The one thing that is very clear is that the desire to ship crude oil abroad does not reflect too much total crude oil being produced in the United States. At most, what it means is an overabundance of refineries, worldwide, adapted to light, sweet crude. This happens because over the years, the world’s oil mix has been generally changing to heavier, sourer types of oil. Perhaps if there is more oil from shale formations, the mix will start to change back again. This is a very big “if,” however. The media tend to overplay the possibilities of such extraction as well.

Myth 2. The economy doesn’t really need very much energy.

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Reasons for our Energy Predicament – An Overview

Quiz: What will cause world oil supply to fall?

  1. Too little oil in the ground
  2. Oil prices are too low for oil producers
  3. Oil prices are too high for oil consumers leading to recession, debt defaults, and ultimately a cut back in credit availability and very low oil prices
  4. Oil exporters are subject to civil unrest and overthrow of governments, due to low prices and/or depleting reserves
  5. Lack of money (and physical resources that might be purchased with this money) to pull oil out of the ground.
  6. Pollution related issues–too much smog in China; too many problems with fracking; too many problems with CO2.
  7. The financial current system fails, and can only be replaced by one that allows much less debt. Oil prices remain too low under such a system. 

In my view, any answer other that the first one is likely to be at least partially right. Ultimately, the issue is that to extract oil or any fossil fuel, we have to keep the financial and political systems together. These systems can be expected to fail, far before we run out of oil in the ground. Most oil in the ground (as well as most other fossil fuels in the ground) will be left in the ground, in my view.

Basing estimates of future oil production on oil reserves is likely to give far too high an indication with respect to actual future production. Even more absurd numbers come from using “resource” numbers (which are higher than reserve numbers) to make estimates of future oil production. Coal and natural gas production is likely to fall at exactly the same time as oil, because the problems are likely to be financial and political ones, not “resources in the ground” problems.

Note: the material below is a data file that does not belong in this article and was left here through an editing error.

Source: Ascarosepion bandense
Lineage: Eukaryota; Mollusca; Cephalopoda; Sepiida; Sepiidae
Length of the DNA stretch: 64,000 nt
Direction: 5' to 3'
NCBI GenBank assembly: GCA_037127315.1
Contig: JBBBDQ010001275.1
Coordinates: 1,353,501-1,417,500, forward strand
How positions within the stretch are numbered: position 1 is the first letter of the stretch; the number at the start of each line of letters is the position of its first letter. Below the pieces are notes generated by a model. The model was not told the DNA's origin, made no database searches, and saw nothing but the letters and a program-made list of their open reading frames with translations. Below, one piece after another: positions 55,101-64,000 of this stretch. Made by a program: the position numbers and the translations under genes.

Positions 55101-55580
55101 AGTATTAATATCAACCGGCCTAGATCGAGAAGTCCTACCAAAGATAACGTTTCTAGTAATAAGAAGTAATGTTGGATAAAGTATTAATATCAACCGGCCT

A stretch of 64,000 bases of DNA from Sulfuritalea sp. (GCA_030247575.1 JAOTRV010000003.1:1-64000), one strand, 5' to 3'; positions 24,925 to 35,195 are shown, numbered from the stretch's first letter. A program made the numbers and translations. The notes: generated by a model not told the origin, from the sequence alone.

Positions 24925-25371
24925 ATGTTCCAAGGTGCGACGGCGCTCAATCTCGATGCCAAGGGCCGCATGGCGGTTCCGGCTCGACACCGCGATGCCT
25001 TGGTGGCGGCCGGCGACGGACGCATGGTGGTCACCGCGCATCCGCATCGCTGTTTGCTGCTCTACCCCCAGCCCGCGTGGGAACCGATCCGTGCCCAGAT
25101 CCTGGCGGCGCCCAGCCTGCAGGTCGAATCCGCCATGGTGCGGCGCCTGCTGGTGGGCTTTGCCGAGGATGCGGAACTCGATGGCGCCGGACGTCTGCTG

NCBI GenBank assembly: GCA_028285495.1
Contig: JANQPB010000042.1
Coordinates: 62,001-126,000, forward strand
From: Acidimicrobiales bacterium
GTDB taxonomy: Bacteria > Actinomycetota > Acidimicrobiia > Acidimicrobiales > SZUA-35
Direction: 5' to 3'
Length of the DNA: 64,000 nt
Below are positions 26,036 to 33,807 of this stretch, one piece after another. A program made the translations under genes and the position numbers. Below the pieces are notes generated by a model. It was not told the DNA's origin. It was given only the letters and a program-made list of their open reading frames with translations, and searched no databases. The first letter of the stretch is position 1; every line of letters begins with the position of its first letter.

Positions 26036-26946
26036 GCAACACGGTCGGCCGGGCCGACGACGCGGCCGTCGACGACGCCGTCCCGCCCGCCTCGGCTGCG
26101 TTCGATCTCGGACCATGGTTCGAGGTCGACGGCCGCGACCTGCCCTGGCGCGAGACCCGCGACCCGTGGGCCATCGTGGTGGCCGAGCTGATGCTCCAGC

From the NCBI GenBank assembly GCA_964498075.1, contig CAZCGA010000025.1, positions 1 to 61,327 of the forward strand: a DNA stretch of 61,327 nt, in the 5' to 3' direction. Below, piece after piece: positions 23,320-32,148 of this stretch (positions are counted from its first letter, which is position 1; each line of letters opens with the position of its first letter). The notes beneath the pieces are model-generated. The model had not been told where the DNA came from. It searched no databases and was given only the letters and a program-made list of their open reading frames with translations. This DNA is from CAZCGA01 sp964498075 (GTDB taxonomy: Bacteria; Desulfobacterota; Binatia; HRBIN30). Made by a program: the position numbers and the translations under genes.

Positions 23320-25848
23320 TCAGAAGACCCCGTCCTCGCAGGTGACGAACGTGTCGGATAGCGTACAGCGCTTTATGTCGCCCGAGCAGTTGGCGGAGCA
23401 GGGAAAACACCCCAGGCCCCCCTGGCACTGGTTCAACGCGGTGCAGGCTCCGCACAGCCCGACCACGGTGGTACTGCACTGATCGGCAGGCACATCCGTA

Direct Application of M. King Hubbert Theory is Incorrect

M. King Hubbert is known for his estimates of future oil production  (195619621976) based on reserve amounts. There are two things of importance to notice about his estimates:

(a) The oil reserve estimates used are of free flowing oil reserves of the type that geologists currently were looking at. Thus, they were restricted to “cheap to extract” reserves, and

(b) When Hubbert showed graphs of world oil production following a generally symmetric curve (so downslope looks like a mirror image of upslope), Hubbert showed some other source of energy supply (nuclear in his early papers, solar in later ones) rising to high levels, before world oil production ever dropped. He even talked about making liquid fuels using a huge amount of energy plus carbon dioxide and water–in other words, reversing combustion (1962). In order to ramp nuclear or solar up to these very high levels, they would need to be  extremely cheap.

The assumptions that M. King Hubbert makes are effectively ones that would allow the economy to continue to grow and the financial system to “hang together.” If a person looks at today’s situation, it is quite different. We do not have an alternate fuel supply that will  allow the economy to continue to grow, regardless of fossil fuel consumption. The published reserves include large amounts of oil in the ground that are not of the very cheap to extract type. Extracting such oil will be impossible if oil prices are very low, or if credit availability is lacking. It is tempting for observers to look at oil reserves and assume that all is well, but this is definitely not the case.